Stine Deja has been interviewed and profiled by Daphne Milner for It’s Nice That, where she talks about her relationship to the commodification of mindfulness.
Multimedia artist Stine Deja satirises the commodification of mindfulness
By Daphne Milner
Stine Deja is a Danish multimedia artist who moved to London five years ago to study at the Royal College of Art. Her latest projects, 4K Zen and Cyphoria, are thought-provoking reflections on the relationship between technology and the mind, using videos and interactive installations to engage the viewer.
4K Zen is comprised of two videos. The first resembles an infomercial and stars a woman who stares into the camera as she asks the viewer if they are stressed about things outside of their control. In the background, her doppelgangers perform yoga poses inside a large, futuristic space. Her solution is a hat with a built-in smartphone case that allows the viewer to concentrate on their phone screen. The second is the infomercial’s product: A video of natural landscapes the viewer would screen on their phone to achieve mindfulness. “4K Zen is a stress diet that promises an escape from the complexity of modern life by combining meditation and infomercials. I created it at a time when I felt haunted by bad news politically, societally and environmentally,” Stine Deja tells It’s Nice That. Her video follows the familiar conventions of advertising, but functions as a subtle caricature of a digital culture that transforms bodily and mental well-being into another commodity.
“I was inspired by the over-branding, commercialisation and digitisation of relaxation. You can literally buy everything and I thought it would be interesting to push the idea of commercial wellbeing to the max,” Stine explains. Her idea came to her after she read a study that showed people to be more relaxed when watching television than when sleeping. The 4K Zen hat, which works like a portable darkroom, is symbolic of more than commercialised mental happiness. It also visualises an ideal of wellbeing as one of isolation, where the user escapes into a virtual universe inhabited only by them.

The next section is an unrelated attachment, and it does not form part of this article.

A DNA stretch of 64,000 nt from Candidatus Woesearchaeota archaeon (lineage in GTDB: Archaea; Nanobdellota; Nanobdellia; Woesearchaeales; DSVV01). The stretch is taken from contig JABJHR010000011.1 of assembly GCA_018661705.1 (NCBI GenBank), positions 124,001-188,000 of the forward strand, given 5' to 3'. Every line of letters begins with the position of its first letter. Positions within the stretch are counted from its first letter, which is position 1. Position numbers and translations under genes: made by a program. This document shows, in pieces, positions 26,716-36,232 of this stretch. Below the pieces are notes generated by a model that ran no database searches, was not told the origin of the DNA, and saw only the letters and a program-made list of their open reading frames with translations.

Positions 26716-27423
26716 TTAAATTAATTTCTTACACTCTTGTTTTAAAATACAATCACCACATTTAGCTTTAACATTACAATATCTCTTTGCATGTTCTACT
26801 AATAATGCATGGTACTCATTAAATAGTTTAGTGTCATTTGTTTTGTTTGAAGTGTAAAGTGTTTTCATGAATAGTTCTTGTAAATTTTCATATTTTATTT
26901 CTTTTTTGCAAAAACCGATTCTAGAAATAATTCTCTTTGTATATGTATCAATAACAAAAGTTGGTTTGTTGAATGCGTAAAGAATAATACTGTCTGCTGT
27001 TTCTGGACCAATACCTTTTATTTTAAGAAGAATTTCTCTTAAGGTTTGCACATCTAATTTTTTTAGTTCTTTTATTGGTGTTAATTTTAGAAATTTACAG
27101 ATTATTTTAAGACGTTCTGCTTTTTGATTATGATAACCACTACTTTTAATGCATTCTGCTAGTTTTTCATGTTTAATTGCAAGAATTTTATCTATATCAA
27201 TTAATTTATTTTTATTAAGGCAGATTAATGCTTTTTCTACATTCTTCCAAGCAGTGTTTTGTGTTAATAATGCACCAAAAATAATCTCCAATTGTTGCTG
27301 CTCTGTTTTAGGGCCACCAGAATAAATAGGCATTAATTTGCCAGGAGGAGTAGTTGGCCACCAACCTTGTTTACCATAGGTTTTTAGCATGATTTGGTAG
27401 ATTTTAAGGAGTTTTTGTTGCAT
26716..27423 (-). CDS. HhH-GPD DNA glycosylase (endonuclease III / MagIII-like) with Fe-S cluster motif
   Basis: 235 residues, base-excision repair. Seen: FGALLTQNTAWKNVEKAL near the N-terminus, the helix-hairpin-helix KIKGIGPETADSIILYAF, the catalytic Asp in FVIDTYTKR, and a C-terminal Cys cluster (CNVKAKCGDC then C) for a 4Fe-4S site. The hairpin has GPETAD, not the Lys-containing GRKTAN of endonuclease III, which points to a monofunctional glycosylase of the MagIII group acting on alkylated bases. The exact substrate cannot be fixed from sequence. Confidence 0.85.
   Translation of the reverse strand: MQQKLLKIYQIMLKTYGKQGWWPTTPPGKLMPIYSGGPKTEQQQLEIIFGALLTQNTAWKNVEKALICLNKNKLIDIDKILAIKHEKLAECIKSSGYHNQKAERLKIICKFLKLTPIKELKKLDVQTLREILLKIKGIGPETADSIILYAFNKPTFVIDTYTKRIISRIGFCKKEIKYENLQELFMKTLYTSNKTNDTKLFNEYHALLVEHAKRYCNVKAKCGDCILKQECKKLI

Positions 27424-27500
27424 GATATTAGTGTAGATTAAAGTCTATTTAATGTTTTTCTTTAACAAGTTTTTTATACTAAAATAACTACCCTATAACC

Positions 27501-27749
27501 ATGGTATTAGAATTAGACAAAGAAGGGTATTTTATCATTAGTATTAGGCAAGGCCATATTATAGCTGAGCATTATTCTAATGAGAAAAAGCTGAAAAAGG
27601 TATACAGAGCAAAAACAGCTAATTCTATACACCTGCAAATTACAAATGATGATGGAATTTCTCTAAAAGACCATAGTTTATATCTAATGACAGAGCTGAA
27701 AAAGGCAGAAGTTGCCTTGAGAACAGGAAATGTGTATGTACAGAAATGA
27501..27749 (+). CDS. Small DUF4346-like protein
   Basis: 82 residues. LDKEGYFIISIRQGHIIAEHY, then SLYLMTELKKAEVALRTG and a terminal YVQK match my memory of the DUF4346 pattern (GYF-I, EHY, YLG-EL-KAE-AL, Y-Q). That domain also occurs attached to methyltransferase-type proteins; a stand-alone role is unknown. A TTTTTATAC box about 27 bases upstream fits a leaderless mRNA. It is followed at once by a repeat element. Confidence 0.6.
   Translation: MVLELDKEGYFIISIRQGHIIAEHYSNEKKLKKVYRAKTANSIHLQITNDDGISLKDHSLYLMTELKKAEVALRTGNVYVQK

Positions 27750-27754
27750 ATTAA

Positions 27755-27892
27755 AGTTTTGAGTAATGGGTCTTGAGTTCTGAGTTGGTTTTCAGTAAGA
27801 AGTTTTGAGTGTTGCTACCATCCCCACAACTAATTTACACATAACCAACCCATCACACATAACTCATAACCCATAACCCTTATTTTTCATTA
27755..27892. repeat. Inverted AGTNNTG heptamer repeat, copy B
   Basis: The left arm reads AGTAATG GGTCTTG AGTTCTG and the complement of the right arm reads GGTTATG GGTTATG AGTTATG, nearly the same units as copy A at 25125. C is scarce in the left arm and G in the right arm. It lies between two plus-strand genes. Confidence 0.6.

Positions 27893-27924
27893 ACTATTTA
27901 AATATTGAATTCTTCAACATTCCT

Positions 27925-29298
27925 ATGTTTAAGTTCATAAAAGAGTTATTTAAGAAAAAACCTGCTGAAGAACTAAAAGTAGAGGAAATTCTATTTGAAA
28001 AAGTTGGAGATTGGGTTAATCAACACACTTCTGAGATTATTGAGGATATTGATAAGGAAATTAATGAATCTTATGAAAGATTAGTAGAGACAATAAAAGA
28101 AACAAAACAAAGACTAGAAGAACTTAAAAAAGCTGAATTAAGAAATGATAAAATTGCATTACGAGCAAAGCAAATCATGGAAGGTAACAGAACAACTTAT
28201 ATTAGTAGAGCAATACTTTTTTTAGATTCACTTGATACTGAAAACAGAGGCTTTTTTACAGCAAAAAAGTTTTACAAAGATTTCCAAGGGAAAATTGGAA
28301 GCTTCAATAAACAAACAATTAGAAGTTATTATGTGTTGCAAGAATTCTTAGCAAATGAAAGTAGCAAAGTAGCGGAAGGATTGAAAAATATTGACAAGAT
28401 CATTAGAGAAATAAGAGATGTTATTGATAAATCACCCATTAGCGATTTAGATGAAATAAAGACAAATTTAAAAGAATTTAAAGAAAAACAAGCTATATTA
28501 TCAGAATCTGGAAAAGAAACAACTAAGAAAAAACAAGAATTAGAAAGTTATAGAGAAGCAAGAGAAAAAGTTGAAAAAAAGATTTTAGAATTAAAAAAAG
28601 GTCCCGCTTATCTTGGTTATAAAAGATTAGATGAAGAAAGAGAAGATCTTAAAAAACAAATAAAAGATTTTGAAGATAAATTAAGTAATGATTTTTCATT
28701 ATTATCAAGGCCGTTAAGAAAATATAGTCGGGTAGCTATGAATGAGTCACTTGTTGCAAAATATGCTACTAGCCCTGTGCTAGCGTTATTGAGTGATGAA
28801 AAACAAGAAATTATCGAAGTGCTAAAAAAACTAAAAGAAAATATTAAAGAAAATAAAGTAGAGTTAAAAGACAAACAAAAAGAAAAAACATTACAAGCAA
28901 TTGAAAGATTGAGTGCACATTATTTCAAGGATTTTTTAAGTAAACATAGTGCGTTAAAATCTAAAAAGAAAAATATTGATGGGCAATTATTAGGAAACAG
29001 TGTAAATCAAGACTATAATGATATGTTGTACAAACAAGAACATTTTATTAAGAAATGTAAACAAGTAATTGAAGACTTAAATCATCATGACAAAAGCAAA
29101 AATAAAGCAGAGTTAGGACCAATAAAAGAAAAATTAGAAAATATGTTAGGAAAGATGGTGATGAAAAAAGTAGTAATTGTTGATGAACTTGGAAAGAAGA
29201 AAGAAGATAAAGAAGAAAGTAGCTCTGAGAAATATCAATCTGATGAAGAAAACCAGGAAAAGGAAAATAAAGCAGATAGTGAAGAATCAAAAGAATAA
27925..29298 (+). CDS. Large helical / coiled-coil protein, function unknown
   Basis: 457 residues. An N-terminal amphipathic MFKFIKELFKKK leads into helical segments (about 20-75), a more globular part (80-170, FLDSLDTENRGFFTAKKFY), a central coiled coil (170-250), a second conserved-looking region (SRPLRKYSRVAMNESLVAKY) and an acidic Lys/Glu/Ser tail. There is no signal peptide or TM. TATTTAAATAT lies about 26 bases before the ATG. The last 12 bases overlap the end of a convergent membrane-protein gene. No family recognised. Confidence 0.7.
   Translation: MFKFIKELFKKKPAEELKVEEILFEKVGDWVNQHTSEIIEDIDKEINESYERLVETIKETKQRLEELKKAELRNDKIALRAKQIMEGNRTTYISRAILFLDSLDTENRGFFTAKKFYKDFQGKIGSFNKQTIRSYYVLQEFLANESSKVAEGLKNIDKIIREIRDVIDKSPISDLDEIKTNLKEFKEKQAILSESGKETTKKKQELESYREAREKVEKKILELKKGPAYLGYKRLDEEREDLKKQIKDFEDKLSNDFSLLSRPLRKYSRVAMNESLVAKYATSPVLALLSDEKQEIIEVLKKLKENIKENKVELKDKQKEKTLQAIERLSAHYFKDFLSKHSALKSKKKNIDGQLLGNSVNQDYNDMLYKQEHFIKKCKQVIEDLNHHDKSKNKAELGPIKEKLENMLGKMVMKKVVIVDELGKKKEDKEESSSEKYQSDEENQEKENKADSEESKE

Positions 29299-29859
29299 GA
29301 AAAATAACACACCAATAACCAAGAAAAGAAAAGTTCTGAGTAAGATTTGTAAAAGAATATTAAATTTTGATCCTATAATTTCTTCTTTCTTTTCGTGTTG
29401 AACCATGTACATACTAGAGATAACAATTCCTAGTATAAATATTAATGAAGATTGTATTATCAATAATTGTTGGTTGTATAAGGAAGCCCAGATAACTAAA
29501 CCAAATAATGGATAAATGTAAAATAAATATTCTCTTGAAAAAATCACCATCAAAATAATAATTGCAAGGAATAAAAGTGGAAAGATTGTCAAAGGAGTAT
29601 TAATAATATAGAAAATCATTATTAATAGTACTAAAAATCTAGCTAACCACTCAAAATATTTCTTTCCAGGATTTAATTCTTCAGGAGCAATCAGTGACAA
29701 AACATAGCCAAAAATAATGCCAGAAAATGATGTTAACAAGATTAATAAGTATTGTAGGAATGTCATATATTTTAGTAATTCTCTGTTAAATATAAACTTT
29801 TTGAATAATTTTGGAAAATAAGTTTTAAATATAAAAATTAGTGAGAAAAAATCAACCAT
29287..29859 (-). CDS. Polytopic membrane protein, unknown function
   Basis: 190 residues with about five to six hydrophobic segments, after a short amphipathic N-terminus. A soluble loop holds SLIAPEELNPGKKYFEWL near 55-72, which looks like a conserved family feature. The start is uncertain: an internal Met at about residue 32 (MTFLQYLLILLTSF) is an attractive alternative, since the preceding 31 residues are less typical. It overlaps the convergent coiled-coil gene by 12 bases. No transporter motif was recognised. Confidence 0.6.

Stine’s interest in the interface between physical bodies and digital spaces is also evident in her earlier project, Cyphoria. In this installation, Stine transfers the audience to “a metaphysical travel agency that offers to transport the viewer beyond their physical body. It’s an experiment in imagining cyberspace as a kind of extended nervous system of the body.” In this way, Stine’s project posits technology as a means to free the mind and liberate the imagination through a person’s withdrawal into a virtual reality. Setting Cyphoria inside a futuristic airport allows Stine to re-invent a familiar setting as an imagined cyberspace, which blurs the boundaries between physical and digital.
The artist’s work can be seen as an extended commentary on digital advancements and the way these changes shape our everyday. Stine’s carefully considered art embraces and explores the nuanced, hotly debated subject of technology’s possible effects. On the one hand, her work illustrates the potential technology has to cure, heal and bring about mental health. On the other hand, her projects satirise the ease and pace with which digital life can become commercialised. “I am excited about technology and its incredible potential to transform the way that we live, but the speed of technological change and how little time we have to evaluate before the next colossal leap is alarming too.”